- So common in Warhammer 40,000 that it's rare to see anyone even try to do good deeds anymore. A quote from the forces of Chaos Codex: "Let no good deed go unpunished, and let no evil deed go unrewarded."
- Dungeons & Dragons adventure A Hot Day in L'Trel in Dungeon magazine #44. After the PCs risk their lives to save a woman from a burning house, the woman sues them because she was injured during the rescue. (How is this different from real life? Well, the PCs do have the option to kill her out of spite, and with a few well-placed diplomacy checks, bluffs, or intimidation, get off scot-free.)
- The Abyssal Exalted in Exalted have this in spades. Picked out at death to serve Omnicidal Maniac undead gods and given corrupted divine powers, they can choose to go the Dark Is Not Evil route. Only the more positive, life affirming things they do, the likelier it is the gods take over your body and someone you care about is randomly killed. This is why Abyssal Exaltation is the only type that both a) must be willingly accepted by the recipient and b) allows for the possibility of redeeming and changing state into a Solar Exalted. The designers already knew that it's a screw-over, and thus made it both require you to willingly sign on with the Neverborn (i.e., you've got it coming) and allow an escape mechanism.
- In Danganronpa 2: Goodbye Despair, when Monokuma releases a personality-altering Despair Disease in Chapter 3, Mikan Tsumiki, the Ultimate Nurse, takes it upon herself to care for those who are infected. While Mikan admits during her Free Time Events that she does enjoy the sense of power being a nurse gives her over the injured and sick, it's still a fairly kind act. Unfortunately, as a result of spending so long in close proximity to the sick, Mikan gets infected herself, resulting in her reverting to her Ultimate Despair self, killing Ibuki (one of her patients) and Hiyoko, then getting executed for the murders.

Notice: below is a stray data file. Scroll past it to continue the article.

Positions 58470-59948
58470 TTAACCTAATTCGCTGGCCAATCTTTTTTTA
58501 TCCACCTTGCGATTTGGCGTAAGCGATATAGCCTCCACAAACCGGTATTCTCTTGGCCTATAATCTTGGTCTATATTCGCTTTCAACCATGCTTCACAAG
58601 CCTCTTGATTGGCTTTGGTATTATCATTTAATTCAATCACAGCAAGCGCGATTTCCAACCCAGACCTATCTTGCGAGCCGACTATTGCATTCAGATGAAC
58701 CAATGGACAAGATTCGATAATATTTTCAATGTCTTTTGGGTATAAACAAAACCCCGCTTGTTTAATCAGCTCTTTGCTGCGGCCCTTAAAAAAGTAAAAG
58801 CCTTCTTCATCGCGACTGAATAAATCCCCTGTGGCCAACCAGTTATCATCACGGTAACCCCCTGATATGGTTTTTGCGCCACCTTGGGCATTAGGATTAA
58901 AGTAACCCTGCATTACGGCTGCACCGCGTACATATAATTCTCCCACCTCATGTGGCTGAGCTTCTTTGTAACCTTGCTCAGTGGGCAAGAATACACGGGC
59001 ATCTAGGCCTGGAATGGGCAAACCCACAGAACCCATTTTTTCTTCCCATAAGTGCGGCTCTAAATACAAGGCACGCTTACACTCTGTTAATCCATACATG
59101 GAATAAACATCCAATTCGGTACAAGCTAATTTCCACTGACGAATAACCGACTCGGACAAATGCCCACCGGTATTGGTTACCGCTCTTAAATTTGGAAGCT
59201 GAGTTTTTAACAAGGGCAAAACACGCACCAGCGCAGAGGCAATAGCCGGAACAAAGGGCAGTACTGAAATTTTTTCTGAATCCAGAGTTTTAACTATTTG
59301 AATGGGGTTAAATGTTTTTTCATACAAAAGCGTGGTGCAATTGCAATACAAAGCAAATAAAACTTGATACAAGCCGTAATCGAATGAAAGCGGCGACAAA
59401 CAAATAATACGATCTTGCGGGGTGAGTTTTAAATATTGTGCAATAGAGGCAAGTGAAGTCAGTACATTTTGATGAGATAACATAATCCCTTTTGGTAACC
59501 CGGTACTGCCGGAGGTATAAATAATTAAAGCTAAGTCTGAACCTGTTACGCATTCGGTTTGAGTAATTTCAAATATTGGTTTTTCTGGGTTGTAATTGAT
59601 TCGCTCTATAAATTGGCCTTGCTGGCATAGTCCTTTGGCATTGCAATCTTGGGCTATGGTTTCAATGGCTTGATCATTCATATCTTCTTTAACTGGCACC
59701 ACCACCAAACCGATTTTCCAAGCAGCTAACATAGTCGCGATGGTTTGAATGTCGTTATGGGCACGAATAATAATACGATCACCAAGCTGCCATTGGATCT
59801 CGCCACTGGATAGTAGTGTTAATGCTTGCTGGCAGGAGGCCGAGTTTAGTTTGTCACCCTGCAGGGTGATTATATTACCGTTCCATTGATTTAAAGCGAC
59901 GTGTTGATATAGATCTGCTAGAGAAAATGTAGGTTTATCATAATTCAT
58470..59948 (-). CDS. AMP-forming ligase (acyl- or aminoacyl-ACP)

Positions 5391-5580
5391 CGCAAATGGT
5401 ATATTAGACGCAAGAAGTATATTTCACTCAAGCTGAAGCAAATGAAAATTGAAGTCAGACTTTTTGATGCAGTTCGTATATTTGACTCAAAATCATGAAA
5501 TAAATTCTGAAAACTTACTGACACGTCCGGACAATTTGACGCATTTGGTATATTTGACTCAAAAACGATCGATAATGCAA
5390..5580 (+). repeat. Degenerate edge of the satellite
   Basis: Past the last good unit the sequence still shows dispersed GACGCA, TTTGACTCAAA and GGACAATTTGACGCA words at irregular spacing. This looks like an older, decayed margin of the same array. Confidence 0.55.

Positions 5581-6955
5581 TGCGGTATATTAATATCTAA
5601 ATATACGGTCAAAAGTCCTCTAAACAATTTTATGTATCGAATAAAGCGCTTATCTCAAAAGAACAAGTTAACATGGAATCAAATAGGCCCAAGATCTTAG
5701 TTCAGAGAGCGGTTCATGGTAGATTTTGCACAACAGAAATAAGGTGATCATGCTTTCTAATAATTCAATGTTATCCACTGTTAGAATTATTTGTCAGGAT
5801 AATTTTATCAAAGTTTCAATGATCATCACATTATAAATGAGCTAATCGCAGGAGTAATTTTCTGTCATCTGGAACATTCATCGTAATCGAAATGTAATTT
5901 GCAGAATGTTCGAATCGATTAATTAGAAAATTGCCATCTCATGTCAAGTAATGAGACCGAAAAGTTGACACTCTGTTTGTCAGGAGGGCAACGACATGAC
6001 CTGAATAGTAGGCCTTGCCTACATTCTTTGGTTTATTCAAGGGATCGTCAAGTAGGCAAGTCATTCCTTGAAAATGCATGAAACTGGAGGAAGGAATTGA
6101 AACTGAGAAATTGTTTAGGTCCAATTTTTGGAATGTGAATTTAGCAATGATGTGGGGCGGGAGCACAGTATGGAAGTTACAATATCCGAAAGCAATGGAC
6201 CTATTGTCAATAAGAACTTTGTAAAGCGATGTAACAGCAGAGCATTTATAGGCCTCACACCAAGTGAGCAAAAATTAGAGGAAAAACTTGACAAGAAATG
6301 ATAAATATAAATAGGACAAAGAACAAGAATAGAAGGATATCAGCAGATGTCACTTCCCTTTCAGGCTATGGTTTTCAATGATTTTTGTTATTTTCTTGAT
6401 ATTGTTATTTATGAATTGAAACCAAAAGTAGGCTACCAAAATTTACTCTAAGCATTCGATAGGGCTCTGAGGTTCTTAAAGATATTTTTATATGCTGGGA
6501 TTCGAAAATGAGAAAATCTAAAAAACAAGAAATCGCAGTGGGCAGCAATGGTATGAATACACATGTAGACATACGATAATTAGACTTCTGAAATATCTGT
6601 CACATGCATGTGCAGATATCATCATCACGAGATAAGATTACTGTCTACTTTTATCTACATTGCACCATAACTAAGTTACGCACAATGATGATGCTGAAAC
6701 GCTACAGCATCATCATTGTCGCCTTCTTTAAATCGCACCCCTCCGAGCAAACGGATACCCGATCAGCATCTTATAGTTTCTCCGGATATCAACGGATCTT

- In Danganronpa V3: Killing Harmony, Tenko is jealous of Angie's bond with Himiko and butts heads with her repeatedly during the game. After Angie dies, Tenko is horrified despite her dislike of her and attempts to let go of her jealousy of Angie and Himiko's friendship by volunteering to be the conduit during a séance set up so that Himiko can speak to Angie again. Unfortunately, this act of altruism costs Tenko her life, since she gets into a death trap Korekiyo had prepared earlier that was originally intended for Himiko. Himiko doesn't take this very well at all.